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Costs of Failure To Provide Adequate Security

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As violence creeps higher across the United States, it's becoming more commonplace for victims of violent crimes to file lawsuits against the businesses, venues, and those responsible for the locations where these violent acts occur.

These lawsuits are not without merit. Since 2000, defendants in these suits have settled with victims – costing defendants beyond an estimated $16 Billion. Outside of settlements reached between victims and defendants for what’s become known as lack of adequate security suits, juries often award victims tens or hundreds of millions of dollars in these cases where a settlement is not reached.

Who's Responsible

Civil lawsuits for violent crimes are not just limited to the victims themselves. Often, the loved ones of those murdered or injured by others file wrongful death and emotional distress suits against defendants in these cases. And, juries aren’t afraid to hand down multi-million dollar verdicts in these cases either; awarding millions of dollars to families who have lost loved ones as well as for emotional distress suffered due to witnessing violence firsthand (often referred to as bystander injury).

These lawsuits are not limited to businesses either – event organizers, operators, vendors, and similar also face potential lawsuits when violence occurs in their presence or at their venue. This issue has prompted some municipal and county governments to pass ordinances and legislation requiring businesses and venues to take steps that will help to ensure that they do not become enablers of violent crime – such as ensuring that there is adequate lighting or installing compliant cameras.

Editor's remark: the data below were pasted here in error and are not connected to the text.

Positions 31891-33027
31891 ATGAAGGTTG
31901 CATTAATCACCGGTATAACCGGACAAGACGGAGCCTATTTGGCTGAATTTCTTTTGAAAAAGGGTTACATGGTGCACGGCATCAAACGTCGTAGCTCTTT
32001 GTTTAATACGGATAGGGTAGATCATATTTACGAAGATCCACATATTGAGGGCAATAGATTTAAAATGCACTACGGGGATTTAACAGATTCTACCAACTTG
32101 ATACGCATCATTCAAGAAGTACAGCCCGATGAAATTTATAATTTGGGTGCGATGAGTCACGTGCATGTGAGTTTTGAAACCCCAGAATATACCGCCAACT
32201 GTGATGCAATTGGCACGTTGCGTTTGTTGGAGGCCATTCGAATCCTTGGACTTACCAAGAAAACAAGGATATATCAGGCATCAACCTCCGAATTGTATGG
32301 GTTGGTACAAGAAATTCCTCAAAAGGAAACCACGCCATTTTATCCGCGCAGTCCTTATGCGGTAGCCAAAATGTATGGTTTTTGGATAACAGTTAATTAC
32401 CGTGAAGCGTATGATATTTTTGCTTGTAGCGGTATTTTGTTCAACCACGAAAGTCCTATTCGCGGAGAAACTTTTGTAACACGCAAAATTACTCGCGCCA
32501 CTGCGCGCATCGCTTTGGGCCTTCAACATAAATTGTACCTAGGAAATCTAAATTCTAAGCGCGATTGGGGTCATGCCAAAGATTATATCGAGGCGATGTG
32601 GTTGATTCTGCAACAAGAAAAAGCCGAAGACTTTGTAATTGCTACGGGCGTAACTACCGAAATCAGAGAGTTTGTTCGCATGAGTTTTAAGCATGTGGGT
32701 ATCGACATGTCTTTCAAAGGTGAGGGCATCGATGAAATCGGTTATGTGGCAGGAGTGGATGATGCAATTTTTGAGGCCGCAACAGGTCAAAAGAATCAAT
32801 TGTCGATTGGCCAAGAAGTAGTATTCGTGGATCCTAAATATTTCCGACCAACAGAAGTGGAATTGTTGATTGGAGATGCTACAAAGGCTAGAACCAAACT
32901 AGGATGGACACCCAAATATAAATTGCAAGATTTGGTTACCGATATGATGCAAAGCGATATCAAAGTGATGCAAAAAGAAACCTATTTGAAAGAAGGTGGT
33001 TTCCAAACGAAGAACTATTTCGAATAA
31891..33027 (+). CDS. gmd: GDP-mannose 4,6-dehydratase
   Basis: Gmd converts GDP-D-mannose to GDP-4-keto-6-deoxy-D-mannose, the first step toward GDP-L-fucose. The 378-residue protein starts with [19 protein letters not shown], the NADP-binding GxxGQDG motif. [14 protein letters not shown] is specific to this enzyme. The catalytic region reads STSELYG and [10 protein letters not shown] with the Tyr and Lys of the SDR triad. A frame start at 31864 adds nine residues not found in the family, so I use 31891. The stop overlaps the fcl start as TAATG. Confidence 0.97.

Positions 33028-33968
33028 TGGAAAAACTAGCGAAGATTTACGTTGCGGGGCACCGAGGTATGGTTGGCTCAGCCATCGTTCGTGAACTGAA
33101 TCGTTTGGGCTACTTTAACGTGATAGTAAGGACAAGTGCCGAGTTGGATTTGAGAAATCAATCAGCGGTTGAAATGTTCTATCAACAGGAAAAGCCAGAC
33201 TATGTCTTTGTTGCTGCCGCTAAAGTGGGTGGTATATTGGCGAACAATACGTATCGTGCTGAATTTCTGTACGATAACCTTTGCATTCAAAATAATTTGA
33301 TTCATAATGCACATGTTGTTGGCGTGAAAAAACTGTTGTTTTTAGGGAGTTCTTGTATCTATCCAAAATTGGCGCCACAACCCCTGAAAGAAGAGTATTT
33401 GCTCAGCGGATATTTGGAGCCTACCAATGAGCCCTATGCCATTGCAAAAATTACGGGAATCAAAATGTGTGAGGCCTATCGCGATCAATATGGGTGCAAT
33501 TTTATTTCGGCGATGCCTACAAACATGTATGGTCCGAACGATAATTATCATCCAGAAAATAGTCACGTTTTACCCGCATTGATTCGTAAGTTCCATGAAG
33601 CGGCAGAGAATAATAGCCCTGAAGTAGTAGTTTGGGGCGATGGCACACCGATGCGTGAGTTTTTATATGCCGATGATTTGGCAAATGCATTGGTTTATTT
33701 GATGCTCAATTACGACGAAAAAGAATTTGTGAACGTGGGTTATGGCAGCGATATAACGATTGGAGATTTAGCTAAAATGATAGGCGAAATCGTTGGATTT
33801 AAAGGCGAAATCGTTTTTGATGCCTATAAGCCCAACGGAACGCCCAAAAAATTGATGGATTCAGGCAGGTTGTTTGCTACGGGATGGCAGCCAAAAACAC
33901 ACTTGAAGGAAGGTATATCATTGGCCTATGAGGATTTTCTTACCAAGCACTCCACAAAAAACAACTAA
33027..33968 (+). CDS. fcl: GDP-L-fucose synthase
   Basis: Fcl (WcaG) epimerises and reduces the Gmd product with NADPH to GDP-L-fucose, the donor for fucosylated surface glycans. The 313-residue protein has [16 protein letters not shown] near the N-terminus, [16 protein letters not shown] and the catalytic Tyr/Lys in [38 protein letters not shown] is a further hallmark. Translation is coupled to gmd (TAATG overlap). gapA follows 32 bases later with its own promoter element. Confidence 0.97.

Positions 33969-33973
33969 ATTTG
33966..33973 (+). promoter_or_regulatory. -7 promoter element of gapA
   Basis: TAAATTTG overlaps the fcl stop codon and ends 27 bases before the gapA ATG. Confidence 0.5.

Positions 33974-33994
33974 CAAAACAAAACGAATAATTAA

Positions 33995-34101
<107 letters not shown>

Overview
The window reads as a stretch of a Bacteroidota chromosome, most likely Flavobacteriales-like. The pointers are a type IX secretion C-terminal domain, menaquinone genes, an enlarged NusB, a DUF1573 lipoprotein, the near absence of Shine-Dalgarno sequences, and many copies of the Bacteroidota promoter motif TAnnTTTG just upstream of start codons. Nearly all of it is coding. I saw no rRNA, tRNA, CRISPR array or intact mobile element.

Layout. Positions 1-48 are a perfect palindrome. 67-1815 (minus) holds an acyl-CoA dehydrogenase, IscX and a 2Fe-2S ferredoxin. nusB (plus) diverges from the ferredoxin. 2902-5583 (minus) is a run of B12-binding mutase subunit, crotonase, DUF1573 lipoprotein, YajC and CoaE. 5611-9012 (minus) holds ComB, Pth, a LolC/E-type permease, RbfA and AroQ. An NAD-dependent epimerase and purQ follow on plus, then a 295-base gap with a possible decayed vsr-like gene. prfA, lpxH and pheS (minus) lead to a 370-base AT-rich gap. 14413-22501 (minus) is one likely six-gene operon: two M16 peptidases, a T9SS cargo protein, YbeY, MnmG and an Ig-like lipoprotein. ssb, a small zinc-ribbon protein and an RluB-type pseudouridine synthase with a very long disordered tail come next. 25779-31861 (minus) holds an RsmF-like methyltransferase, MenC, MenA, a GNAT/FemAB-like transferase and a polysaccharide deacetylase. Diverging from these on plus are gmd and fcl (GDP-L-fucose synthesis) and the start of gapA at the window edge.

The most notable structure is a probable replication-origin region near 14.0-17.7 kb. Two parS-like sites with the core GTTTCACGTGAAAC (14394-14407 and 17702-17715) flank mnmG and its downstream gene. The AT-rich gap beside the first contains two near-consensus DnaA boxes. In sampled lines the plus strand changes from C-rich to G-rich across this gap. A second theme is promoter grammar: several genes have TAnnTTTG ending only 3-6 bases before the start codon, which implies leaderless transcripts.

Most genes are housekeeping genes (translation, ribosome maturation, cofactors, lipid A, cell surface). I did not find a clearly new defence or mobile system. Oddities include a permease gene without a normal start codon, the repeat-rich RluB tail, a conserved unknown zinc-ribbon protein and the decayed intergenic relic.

No Responsibility?

Of interesting note, in nearly all cases – government operations, including their offices, buildings, and personnel (namely government security and police officers); cannot be sued for these and related failures. This is irrespective of whether they are responding to violent acts, if the acts occur at their facility, or they are providing personnel or police officers in a security-based capacity (including to businesses and venues). This is due to qualified immunity, and case law which generally bars government officials from all responsibility involving tragic outcomes.

Creating Safer Environments

For businesses, organizations, and decision-makers looking to avoid the nightmare these types of incidents cause for so many – it is crucial to invest in properly trained and equipped security personnel and measures which can mitigate acts of violence, or lessen the likelihood of them occurring at all.

A 2019 study involving both security and police professionals showed 60% of sworn police officers and 80% of non-sworn police and security officers feel undertrained, unprepared, and underequipped to handle violent situations in highly populated environments.

“This is a huge problem seen throughout the entire country,” said Edward Blake regarding the study. “This whole approach of ‘it’s good enough’ doesn’t cut it… you can’t just pretend you have an adequate safety and security posture because, at the end of the day, this is costing people their lives.”

While these lawsuits are costly to defendants, they are far more costly to victims who have suffered an injury or had a loved one murdered as a result of violent crimes – emotional distress, medical bills, loss of wages, loss of future earnings all add up and make for multi-million dollar figures. For example: in 2020, a court approved an $800 million settlement from defendant MGM Resorts International and its insurers, awarded to more than 4,400 relatives and victims of the Las Vegas Strip shooting. The approval is the final step in settling numerous suits of the mass shooting that took the lives of 58 people at an open-air concert near Mandalay Bay.

Tri State Enforcement Regional Authority is a multistate organization that supplies mission-critical public safety services, special police services, advanced protective security and armed guard services, court and judicial services, and related law enforcement and emergency services; for and on behalf of public, private, and government sector markets through cooperative and service contract agreements.

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